Five decades ago Leonard Nimoy appeared in a pilot for a TV show that would eventually become a phenomenon. He would be the only actor from the pilot to stay with the show. He would become possibly the most recognizable character in the history of television. He would change lives.
Three decades ago Leonard Nimoy quit smoking.
A few years ago Leonard Nimoy was diagnosed with COPD.
Several days ago Leonard Nimoy was admitted to the hospital.
A few days ago, Leonard Nimoy died.
On that day, I was sitting on the floor, working. My husband said, "Hey, AshleyRose," in a tone that actually said, "I'm about deliver some bad news."
In that moment, I sighed. I blinked. I began to cry.
I'm glad it was Scott, and not the internet, who broke the news about Leonard Nimoy's death to me. While I'm just a Trek fan, just someone who knew Nimoy from his most famous role, his death felt personal.
Here's another chronology:
Nearly five decades ago, my dad sat too close to the TV, watching a show that would change his life. My dad isn't like other folks. His brain doesn't work exactly the same way. It's always spinning off in different directions--into uncharted territory and unexplored lands. His creativity is boundless and it's only ever checked by circumstance. He has no filter and he doesn't seem to feel things the same way other humans do. He's from another planet and he's always half-jokingly claimed that planet to be Vulcan.
Nearly five decades ago, my mom went outside to play with her little brother. They wandered around the fields and hills and creeks near their mountain home and pretended the landscape was a faraway planet. They fought aliens. They saved the ship. They stuck together. And, through it all, they didn't speak. My uncle was born completely deaf. He uses signs to talk and, before he went to deaf school and learned ASL, he and my mother had their own sign language. But one sign, they didn't create. They saw it on TV. It was the Vulcan salute.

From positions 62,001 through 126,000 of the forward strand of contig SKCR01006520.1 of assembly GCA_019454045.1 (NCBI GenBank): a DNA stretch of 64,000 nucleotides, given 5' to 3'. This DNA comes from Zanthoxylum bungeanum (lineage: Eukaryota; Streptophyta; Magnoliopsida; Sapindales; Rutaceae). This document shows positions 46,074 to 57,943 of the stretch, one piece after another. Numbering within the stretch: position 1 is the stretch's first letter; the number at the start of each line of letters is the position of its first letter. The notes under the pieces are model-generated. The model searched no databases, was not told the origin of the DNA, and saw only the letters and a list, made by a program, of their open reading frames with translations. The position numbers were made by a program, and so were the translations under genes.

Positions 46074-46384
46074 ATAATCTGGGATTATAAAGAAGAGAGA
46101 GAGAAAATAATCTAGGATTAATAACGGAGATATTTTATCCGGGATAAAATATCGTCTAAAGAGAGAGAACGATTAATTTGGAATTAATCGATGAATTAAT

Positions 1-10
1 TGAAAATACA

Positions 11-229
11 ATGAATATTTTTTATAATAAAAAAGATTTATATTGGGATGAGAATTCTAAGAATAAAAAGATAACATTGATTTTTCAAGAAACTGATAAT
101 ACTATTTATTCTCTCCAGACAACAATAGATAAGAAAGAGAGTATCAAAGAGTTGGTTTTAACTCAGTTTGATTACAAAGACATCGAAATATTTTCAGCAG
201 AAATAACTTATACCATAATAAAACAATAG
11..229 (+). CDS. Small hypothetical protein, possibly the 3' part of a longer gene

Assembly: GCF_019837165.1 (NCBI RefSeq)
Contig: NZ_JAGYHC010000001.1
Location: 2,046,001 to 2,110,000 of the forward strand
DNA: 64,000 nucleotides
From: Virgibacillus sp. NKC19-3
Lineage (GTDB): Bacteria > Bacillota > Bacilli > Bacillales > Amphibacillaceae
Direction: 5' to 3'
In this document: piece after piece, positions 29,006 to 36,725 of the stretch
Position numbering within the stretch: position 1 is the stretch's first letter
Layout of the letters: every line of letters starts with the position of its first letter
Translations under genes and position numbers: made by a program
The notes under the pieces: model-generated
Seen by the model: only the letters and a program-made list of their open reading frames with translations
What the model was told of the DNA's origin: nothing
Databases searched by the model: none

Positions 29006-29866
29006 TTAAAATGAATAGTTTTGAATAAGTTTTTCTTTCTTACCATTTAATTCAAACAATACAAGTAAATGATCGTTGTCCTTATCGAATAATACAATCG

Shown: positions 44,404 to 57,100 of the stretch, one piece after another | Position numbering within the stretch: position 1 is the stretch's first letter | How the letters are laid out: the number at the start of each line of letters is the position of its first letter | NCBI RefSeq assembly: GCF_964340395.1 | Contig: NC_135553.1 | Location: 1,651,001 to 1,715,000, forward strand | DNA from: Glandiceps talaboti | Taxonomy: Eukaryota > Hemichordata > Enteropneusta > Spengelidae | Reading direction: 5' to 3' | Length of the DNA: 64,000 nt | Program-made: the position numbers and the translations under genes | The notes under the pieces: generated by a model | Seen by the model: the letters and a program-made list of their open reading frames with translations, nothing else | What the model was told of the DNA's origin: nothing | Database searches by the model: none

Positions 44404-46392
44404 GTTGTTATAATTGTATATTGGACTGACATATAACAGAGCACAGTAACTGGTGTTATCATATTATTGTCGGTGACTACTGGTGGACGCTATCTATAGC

Three decades ago, my mom and dad met and a very short time later, I came along. And, a very short time after that, I was introduced to Star Trek. I've always said I can't remember not knowing about Trek. I can't remember learning the Vulcan salute. It's always been part of my life.
One decade ago, I lay awake at three o'clock in the morning talking to a guy on the phone (can you imagine?) I thought he was smart and sexy and funny but it wasn't until three o'clock in the morning that I fell in love when he said, "It's like that episode of Star Trek..."
Two years ago, when I was at the bottom of a deep, dark pit of emotion, I decided to watch all of Star Trek in a year. I'd watched and re-watched nearly every episode throughout my life but I wanted to do something intense, something crazy, something different. And I did do it. I watched approximately 750 hours of Star Trek in 365 days, wrote about as much of it as I could, and it absolutely, completely changed my life.
Several days ago, I read that Leonard Nimoy had been admitted to the hospital and I pushed it to the back of my mind. "He'll be alright," I said to myself.
A few days ago, my husband gently told me of Leonard Nimoy's passing and I was so overwhelmed with emotion that I honestly couldn't even process it.
That same day I got a heartfelt email from my mom, expressing her sadness over Nimoy's death and asking whether I was alright. I got another email from my dad who was upset that he couldn't find my old Vulcan ears and had just ordered a few new pairs.
And then an email from a friend--asking whether I was alright and telling me how much Spock had meant to them. And then another, telling me how upset they were.
And then I finally went on Facebook and was pleasantly surprised at the outpouring of love for this man. Thousands of tributes appeared throughout the next two days. The words, "Live long and prosper," were uttered again and again. Old pictures were recovered. Old memories re-hashed. One friend from High School put up photos and then a video from a visit to Universal Studios' Star Trek Adventure. Everyone had their own chronology, their own memories of Star Trek and Leonard Nimoy's legacy.
And then something interesting happened. New photos were snapped.
People all over the world held up their hands in a simple gesture, captured the moment in time, and shared it with everyone they knew. And it didn't only mean, "Live long and prosper." Not anymore.
The Vulcan salute suddenly meant something new. It meant, "I knew this man. I knew the character he played. He made a difference to me. He made a difference in my life."